Tuesday, July 24, 2007

A Moving Experience

Packing up everything in your home and moving it someplace else can be an overwhelming task. You don’t realize how much “stuff” you have until you try to pack it up and fit it in a truck. Just when you think you have things under control, you find another cupboard you forgot to empty, or you run out of boxes to pack things in. Some of the worst things are the odds and ends scattered throughout the house that manage to avoid getting packed into boxes until the very end.

During the past couple of days, we’ve had the opportunity to help a family in our ward prepare to move to another city. Despite their good-natured accusations that we’ve just been trying to get them out of here faster, we’re sad to see them go; they’ve been good friends and great assets to our ward.

As we and several other ward members helped this family last night with those pesky odds and ends and the ever-looming house-scrubbing, I remembered the help we received during one of our own moves. It was when we moved from our apartment in student housing to a house in the city. Feeling over-ambitious, we decided to fix some things in our new house before packing up our apartment. We were sure we had enough time to make our renovations before we had to get packed.

To make a long story short, the work we wanted to do on our new house was much more difficult and time-consuming than we’d anticipated. We finally had to admit defeat and turn our attention toward packing and cleaning our apartment. And the evening before we had to be out (by 7:00 in the morning), we weren’t anywhere near finished. We were already exhausted from the packing and moving we’d done so far, and all the work we’d tried to do on the house before that. At that point, I felt very small and pathetic as I followed the move-out checklist from student housing and attempted to clean the windows of our apartment with a bottle of Windex and a stack of newspapers and tried not to think about the catastrophe in the rest of the apartment.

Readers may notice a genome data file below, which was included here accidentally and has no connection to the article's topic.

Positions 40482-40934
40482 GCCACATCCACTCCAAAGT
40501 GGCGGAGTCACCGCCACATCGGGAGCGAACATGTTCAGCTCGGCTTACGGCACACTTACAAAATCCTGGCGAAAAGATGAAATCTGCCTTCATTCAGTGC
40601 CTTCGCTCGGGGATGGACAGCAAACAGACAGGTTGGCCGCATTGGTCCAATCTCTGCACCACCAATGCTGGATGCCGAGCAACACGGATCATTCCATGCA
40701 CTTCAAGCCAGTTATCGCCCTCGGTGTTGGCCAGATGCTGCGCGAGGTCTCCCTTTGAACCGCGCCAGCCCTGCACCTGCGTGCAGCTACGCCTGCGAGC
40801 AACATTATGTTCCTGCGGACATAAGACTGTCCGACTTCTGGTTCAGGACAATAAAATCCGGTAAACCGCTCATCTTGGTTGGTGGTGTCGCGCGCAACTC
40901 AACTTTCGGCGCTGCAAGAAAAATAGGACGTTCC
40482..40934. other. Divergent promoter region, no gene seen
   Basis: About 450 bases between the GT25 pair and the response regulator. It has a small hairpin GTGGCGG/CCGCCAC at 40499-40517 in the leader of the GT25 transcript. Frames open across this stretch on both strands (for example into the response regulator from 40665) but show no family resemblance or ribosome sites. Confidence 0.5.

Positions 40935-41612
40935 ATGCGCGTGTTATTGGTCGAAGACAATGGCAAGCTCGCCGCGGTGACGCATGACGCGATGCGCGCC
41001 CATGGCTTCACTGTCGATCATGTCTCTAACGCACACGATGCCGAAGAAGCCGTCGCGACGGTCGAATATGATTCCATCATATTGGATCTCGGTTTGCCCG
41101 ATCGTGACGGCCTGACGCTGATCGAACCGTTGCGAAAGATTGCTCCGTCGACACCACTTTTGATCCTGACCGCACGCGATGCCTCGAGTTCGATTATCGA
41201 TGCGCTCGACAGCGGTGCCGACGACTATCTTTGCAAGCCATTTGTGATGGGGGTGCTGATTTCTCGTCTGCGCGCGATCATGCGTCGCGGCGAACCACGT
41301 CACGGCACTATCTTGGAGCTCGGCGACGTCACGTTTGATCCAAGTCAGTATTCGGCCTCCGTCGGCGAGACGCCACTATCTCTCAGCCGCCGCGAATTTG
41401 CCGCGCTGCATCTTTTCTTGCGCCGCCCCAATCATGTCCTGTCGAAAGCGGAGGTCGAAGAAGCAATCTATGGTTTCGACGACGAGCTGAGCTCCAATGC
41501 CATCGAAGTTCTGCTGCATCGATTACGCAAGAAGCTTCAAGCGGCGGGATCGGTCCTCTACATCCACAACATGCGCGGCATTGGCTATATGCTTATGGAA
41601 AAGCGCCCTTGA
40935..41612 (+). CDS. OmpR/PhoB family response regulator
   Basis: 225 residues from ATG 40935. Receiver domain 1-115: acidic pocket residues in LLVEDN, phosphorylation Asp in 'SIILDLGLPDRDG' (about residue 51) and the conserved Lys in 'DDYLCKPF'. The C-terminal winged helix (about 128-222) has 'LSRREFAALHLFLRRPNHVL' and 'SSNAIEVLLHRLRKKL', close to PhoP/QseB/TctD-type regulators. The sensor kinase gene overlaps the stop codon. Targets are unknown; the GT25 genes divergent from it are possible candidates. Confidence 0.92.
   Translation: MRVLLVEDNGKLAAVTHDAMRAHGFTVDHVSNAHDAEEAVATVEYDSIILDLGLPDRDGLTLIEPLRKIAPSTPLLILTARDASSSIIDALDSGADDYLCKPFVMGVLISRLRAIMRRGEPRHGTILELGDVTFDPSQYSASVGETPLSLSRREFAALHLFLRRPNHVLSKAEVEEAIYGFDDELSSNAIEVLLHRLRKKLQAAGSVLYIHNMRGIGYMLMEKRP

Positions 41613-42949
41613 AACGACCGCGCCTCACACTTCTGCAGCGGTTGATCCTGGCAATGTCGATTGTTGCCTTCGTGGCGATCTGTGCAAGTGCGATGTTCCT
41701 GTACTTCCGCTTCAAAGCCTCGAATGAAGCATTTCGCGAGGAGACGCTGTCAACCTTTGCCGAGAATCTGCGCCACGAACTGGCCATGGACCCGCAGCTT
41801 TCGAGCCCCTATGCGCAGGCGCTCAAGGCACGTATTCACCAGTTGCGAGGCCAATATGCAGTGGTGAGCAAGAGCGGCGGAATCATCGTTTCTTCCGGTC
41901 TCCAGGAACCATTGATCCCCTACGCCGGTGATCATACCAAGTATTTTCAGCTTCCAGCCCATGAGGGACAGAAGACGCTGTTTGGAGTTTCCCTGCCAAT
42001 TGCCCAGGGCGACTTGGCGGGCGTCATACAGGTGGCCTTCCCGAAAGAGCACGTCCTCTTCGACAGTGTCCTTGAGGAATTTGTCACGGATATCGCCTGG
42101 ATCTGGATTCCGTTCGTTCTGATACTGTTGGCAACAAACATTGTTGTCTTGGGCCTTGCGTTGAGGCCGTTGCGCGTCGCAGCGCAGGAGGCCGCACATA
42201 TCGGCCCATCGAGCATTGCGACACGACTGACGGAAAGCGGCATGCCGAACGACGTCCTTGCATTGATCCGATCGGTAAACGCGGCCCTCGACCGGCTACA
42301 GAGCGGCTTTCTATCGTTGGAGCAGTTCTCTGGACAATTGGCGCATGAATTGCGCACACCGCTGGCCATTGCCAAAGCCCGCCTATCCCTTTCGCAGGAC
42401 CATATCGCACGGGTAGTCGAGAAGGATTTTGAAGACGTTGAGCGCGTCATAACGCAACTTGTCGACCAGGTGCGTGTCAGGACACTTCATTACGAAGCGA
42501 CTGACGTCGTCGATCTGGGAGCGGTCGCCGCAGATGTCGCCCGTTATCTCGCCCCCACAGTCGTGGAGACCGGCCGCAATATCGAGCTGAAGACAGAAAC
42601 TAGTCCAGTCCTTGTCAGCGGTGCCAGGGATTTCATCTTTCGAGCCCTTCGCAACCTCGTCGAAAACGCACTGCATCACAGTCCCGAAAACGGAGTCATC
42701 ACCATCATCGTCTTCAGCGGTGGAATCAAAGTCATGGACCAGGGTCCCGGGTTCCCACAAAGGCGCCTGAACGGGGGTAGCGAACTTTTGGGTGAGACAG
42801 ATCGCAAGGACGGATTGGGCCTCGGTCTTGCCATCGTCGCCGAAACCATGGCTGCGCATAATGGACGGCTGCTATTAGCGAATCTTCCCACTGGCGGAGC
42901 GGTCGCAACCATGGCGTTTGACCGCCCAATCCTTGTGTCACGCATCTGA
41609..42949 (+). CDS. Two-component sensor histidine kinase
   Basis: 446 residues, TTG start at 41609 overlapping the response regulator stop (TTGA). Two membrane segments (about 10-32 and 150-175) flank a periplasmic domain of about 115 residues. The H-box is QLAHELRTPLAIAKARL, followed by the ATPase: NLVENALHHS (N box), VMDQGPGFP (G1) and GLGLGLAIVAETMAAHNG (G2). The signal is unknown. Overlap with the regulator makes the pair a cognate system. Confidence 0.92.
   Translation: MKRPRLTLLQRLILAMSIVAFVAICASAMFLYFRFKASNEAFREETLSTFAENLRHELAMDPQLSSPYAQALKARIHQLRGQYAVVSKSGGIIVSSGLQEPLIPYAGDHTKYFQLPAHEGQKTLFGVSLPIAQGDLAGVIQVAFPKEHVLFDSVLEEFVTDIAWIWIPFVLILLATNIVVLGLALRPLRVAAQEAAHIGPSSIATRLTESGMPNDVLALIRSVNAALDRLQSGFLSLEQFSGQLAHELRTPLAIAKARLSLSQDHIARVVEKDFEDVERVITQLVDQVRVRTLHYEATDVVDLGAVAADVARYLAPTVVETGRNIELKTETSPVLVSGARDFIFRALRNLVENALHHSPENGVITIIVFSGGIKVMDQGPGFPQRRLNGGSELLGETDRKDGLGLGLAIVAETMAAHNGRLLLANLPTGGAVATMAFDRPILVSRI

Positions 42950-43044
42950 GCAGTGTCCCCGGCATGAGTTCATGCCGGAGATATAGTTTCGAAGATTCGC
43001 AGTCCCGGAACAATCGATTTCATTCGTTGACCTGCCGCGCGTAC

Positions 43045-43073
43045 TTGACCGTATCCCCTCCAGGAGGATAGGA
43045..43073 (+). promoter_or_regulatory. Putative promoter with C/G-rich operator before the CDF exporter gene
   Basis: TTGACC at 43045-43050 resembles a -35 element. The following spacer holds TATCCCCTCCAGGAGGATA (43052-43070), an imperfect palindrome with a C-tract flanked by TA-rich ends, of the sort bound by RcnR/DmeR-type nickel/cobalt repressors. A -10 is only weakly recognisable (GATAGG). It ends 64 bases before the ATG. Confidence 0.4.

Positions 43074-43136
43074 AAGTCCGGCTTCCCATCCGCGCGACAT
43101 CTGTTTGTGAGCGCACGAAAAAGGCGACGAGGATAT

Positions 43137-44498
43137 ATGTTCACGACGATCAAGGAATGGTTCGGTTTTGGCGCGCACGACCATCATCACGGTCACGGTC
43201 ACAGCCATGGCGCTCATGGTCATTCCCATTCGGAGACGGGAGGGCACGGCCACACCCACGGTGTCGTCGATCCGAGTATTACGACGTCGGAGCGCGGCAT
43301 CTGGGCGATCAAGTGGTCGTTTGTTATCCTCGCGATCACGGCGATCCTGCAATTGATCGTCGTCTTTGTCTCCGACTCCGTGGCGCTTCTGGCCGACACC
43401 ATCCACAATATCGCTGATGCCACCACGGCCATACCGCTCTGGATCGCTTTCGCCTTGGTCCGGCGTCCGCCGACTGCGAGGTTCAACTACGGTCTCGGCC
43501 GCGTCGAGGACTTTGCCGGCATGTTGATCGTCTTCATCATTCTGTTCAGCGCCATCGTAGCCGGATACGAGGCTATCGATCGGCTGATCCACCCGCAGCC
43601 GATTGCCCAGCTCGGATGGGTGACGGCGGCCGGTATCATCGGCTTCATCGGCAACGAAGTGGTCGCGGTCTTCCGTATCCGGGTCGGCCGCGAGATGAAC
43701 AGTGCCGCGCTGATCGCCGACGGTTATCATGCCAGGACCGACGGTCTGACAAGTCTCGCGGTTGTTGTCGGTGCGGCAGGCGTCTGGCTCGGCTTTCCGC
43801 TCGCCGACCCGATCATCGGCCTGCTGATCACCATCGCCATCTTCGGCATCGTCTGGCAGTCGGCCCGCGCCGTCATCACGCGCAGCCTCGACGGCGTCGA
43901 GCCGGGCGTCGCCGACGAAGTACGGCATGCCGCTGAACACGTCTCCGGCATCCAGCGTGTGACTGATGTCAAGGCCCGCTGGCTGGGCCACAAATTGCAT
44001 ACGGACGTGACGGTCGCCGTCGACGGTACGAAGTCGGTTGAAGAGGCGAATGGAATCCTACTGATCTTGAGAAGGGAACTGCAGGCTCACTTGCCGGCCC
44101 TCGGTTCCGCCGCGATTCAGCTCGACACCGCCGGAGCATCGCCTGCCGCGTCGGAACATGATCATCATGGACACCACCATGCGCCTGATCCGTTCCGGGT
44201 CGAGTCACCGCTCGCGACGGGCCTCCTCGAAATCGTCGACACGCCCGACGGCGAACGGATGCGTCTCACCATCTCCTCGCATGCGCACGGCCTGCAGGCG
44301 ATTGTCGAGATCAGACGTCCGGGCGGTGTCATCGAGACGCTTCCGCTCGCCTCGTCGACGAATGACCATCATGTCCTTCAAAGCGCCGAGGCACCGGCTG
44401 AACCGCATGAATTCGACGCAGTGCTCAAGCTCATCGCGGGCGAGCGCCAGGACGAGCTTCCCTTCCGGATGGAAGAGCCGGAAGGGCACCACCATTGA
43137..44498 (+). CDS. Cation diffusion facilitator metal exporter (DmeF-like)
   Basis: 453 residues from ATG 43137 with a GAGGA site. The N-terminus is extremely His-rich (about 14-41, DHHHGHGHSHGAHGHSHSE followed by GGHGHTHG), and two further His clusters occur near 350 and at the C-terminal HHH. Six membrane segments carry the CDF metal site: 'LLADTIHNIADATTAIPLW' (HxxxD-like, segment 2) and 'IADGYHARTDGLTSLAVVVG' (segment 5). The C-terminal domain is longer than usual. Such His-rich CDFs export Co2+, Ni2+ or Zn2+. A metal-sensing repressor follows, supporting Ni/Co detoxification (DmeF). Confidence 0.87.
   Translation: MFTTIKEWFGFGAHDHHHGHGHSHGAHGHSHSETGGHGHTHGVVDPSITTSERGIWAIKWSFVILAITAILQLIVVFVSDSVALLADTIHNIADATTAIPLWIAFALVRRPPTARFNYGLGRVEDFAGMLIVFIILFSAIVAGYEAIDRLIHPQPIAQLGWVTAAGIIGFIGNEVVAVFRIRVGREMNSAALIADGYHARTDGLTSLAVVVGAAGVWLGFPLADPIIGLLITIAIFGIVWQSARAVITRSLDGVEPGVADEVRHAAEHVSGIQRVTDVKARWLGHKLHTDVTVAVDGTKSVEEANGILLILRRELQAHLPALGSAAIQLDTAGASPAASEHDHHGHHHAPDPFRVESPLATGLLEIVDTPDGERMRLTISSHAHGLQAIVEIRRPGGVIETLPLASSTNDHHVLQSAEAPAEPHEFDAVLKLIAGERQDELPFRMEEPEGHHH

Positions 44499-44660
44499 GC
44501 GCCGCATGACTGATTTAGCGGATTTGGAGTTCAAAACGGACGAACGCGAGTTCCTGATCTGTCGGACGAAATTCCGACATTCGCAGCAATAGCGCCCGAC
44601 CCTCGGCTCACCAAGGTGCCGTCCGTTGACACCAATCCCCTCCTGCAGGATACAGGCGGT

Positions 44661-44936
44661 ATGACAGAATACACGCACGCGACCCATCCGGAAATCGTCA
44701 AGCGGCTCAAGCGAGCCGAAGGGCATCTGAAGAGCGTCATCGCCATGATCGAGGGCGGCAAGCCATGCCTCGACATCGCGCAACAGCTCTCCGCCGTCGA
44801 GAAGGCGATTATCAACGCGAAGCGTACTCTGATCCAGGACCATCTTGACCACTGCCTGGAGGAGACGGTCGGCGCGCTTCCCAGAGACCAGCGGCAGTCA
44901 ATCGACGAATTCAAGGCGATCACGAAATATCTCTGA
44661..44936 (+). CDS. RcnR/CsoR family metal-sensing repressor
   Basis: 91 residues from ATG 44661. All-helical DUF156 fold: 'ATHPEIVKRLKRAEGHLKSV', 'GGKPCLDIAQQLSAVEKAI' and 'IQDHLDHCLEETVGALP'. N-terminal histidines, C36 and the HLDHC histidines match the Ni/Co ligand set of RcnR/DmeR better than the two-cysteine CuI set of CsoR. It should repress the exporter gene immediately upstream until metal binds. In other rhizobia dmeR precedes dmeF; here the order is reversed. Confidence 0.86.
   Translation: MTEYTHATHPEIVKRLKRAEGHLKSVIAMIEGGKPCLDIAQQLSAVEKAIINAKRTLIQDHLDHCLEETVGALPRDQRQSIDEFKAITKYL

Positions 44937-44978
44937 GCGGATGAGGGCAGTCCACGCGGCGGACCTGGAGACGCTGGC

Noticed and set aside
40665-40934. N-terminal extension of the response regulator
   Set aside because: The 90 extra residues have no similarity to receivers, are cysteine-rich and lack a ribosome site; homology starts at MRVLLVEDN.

One of the nice things about student housing at the University of Utah is that your apartment complex is also your ward. Ward leaders, home and visiting teachers, and those you have stewardship over yourself are all right there. And when the Relief Society president strolled by and saw me struggling with the windows, she not only offered to help but she also rounded up a couple of other sisters to come help as well.

That was several years ago, and it still means a lot to me now. The few hours that they spent cleaning windows and scrubbing the kitchen probably made the difference between us getting out on time and paying a fine, for starters. But there was more to it than that. It meant so much to know that others cared enough to help us with our struggles—even though those struggles could have been avoided if we’d used our time more wisely in the first place. They didn’t judge us for that. They didn’t even ask why we had so much to do at the last minute. They just went to work, knowing full well that we were moving out of the ward and we wouldn’t be around to repay the favor when they needed help in the future. It was help we perhaps didn’t deserve, but desperately needed all the same.

I’d like to wrap this up with a profound statement, but anything I can think of to say only sounds arrogant. I just know that, no matter how often I have to remind myself of this, helping others truly feels good. The Lord meets the needs of His children through the hands of others. Sometimes that means others are sent to help us. Other times it means we are sent to help others.


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